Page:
On July 25, 2011, still without having been paid for over a month, Silverio filed a complaint with the New York State Department of Labor (" NYSDOL"). Silverio Deck ¶ 7. Ms. Silverio believes that her employers learned of her complaint, shortly after it was filed, from her assistant, Delcia Caba, who informed Mr. Insaidoo that Ms. Silverio was in the process of filing a complaint. Silverio Deck ¶ 7. By mid-August 2011 the UBA had received a renewed contract with the DFTA and all of their employees, including Silverio, were fully paid their missing back wages. Insaidoo Dep. at 114:25-116:21; Silverio Dep. at 160:25-161:18. Accordingly, Ms. Silverio's
NYSDOL complaint was closed. Silverio Dep. at 160:25-161:18
Around the time Ms. Silverio first filed her complaint with the NYSDOL, the UBA issued a memorandum to all its senior employees explaining that, in order to maintain prequalification status with the DFTA, it was reviewing the academic qualifications of all its senior employees. Mars. Deck, Ex. 6. The memorandum further explained that for directors, the position held by Ms. Silverio, the minimum academic qualification was a bachelor's degree. Id. While the memorandum is dated July 21, 2011, the Plaintiff alleges that she did not in fact receive it until after she had filed her complaint. Silverio Decl. ¶ 9. Regardless of the exact timing, the Plaintiff was aware from discussions and meetings within UBA that the DFTA was becoming increasingly insistent that prequalified agencies only hire employees with the requisite academic qualifications for working at senior centers. Silverio Dep. at 71:18-23, 70:23-71:1.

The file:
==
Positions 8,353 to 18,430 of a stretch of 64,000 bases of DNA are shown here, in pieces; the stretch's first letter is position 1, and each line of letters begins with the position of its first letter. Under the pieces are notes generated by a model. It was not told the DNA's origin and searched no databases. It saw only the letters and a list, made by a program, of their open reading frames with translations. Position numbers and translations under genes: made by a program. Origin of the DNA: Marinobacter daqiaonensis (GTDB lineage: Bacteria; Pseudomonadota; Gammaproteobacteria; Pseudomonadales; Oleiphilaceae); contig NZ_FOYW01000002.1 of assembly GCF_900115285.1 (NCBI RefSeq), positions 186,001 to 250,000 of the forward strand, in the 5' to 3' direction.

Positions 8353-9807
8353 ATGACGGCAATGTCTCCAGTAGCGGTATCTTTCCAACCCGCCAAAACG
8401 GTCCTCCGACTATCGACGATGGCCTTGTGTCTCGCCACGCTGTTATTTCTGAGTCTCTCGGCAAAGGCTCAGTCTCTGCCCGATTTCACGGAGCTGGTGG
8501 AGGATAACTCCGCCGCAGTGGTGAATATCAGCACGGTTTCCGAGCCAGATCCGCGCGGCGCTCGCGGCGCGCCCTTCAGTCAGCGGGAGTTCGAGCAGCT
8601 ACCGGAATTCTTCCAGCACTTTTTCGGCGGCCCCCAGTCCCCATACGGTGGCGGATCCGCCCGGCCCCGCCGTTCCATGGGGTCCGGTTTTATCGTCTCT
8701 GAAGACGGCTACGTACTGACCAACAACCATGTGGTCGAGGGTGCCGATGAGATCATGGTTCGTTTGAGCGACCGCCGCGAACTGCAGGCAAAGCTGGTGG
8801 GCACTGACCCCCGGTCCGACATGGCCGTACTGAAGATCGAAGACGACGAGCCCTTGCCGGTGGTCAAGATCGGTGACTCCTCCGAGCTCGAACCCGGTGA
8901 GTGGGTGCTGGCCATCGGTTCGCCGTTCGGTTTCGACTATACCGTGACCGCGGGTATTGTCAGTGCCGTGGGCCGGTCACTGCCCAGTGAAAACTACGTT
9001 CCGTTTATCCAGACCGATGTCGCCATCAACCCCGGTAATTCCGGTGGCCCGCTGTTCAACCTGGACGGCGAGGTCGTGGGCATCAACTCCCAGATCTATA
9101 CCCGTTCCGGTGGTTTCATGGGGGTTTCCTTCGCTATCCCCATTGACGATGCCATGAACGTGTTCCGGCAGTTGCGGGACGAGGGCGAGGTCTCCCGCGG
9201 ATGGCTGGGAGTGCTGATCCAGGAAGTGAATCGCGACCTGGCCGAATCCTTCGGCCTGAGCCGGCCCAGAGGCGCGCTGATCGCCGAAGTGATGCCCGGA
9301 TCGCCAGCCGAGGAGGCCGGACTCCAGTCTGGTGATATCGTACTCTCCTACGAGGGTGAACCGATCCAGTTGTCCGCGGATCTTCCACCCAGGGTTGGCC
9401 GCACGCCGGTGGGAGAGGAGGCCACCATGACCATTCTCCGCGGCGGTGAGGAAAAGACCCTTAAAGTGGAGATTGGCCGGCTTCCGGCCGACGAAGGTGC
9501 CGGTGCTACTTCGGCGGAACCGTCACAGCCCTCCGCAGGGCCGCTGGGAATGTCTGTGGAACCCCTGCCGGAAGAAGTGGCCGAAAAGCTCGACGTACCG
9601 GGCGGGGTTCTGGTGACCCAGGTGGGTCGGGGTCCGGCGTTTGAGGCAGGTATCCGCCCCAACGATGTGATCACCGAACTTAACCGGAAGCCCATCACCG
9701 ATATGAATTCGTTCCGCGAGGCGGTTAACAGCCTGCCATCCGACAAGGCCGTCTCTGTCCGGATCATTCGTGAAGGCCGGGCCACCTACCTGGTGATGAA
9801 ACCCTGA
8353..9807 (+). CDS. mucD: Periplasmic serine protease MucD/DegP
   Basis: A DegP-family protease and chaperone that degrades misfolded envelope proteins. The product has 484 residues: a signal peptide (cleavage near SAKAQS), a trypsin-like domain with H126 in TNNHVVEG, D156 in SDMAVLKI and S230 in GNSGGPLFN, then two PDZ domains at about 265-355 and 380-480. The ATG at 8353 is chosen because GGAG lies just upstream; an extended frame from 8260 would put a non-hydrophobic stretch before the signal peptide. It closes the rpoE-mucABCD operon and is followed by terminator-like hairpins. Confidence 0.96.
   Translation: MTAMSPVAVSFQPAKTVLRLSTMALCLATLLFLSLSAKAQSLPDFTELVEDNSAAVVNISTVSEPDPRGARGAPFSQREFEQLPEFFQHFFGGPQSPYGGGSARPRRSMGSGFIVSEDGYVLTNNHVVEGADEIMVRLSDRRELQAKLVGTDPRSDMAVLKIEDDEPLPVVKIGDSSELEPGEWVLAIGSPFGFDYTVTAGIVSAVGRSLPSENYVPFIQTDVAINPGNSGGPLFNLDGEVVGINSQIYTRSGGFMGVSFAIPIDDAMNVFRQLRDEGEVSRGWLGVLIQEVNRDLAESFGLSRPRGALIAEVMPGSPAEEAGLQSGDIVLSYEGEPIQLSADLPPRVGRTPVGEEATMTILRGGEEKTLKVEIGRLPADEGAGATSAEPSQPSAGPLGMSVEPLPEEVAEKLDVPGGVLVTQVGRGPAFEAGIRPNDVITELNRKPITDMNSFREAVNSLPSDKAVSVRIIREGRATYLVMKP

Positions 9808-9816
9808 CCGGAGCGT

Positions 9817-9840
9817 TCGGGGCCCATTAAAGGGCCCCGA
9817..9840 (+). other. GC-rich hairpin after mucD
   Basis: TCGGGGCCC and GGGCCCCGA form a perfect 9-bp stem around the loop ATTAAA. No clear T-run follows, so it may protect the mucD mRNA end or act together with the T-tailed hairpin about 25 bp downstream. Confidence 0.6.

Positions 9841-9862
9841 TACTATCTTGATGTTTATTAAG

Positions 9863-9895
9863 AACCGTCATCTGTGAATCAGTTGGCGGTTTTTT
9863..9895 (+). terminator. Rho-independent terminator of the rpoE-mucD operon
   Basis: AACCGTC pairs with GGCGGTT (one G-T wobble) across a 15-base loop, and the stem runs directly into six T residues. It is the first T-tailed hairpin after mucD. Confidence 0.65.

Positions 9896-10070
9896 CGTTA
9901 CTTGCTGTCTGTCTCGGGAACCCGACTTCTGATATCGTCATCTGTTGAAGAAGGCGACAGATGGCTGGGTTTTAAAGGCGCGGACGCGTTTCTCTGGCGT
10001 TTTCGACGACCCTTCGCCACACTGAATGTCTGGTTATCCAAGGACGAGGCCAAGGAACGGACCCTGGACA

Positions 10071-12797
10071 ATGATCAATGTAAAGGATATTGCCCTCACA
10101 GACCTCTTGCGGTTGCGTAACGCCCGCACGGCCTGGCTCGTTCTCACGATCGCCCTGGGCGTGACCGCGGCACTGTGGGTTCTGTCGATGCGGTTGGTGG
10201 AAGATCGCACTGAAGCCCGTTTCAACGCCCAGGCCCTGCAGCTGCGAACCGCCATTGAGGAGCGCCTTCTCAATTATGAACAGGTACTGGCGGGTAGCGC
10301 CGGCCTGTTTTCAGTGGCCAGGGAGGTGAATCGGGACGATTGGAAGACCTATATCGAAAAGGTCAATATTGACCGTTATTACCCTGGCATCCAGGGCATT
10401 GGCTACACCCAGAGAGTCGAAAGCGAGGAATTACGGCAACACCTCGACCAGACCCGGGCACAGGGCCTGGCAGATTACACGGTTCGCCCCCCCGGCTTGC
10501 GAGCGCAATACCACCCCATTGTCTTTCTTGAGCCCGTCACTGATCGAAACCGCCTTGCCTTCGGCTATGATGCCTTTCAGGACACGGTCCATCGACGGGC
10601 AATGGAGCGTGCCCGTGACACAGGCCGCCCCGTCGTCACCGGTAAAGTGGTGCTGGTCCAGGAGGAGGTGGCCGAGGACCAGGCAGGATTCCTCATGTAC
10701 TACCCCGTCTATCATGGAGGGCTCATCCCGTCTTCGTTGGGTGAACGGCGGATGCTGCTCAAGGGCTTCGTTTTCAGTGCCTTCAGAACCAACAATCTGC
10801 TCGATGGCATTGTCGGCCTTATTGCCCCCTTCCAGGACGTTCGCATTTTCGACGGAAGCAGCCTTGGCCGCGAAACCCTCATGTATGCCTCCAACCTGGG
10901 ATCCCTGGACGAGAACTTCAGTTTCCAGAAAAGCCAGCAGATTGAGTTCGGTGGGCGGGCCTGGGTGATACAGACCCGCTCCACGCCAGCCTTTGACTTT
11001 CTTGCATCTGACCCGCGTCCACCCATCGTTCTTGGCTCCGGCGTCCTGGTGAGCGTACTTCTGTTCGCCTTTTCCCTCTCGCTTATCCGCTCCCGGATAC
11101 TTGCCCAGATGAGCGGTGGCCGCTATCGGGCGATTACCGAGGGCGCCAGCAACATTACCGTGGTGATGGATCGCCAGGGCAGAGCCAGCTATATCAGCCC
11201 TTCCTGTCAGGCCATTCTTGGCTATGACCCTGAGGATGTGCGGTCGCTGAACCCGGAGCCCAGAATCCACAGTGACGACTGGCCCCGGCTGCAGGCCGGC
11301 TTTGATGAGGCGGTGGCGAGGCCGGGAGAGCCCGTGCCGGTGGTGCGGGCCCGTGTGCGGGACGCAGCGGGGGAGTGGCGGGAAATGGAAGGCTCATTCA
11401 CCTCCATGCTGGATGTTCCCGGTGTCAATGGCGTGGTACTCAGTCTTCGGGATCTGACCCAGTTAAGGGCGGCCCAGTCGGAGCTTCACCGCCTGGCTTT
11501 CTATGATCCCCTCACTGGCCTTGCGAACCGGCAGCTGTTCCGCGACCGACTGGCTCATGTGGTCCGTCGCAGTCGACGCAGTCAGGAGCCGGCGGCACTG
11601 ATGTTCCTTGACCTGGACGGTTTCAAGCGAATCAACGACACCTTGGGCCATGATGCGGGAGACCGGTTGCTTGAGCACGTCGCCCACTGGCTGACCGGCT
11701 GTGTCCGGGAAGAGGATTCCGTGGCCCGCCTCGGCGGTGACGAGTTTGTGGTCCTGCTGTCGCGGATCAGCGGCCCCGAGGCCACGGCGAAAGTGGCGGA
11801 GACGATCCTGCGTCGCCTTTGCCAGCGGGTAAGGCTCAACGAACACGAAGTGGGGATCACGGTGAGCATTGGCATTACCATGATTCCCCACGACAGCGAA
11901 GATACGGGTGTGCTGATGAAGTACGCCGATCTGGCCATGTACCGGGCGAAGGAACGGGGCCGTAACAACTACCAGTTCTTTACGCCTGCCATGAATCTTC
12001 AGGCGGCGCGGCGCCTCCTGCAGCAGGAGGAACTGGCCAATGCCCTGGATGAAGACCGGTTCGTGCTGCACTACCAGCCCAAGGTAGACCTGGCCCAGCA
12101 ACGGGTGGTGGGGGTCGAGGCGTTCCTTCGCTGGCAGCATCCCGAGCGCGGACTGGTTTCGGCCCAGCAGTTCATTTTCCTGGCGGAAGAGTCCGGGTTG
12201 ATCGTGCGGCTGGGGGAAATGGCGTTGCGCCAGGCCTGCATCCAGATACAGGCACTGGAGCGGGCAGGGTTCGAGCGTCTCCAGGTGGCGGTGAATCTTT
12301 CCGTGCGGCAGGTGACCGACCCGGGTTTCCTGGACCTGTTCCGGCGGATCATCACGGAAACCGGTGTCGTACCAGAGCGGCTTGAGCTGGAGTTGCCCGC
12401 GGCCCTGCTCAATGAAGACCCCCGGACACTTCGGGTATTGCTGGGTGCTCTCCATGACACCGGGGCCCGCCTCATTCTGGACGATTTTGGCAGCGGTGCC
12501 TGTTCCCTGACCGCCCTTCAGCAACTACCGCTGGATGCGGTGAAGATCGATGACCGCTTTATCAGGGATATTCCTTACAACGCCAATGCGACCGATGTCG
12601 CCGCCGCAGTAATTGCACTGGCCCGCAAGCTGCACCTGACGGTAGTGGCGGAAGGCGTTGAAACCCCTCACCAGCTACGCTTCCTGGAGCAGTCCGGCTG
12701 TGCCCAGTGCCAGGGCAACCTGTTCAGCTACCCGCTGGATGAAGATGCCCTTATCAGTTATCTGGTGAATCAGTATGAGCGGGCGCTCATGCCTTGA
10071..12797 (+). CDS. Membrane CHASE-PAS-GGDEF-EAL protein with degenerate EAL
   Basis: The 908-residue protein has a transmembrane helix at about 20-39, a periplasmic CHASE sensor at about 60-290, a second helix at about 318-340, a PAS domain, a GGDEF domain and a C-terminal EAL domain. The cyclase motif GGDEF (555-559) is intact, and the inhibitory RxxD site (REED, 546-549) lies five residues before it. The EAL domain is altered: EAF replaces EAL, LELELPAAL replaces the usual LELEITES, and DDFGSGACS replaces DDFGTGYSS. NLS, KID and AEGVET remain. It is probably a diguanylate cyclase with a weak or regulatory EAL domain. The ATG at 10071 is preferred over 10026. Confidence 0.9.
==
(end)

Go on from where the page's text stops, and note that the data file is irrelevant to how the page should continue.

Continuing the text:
Ms. Silverio alleges that on September 6, 2011, Mr. Insaidoo and Dr. Essoka called her into a meeting during which they stated that she would be terminated unless she demonstrated that she had obtained a bachelor's degree. Silverio Decl. ¶ 12. In response to this request, Ms. Silverio again submitted a number of certificates demonstrating her participation in training relevant to her position. Mars Decl., Ex. 11. She also submitted an updated transcript from Lehman College, demonstrating that she had earned a handful of additional credits, with above-average grades, in 2001 and 2002 in courses relevant to senior care. Id.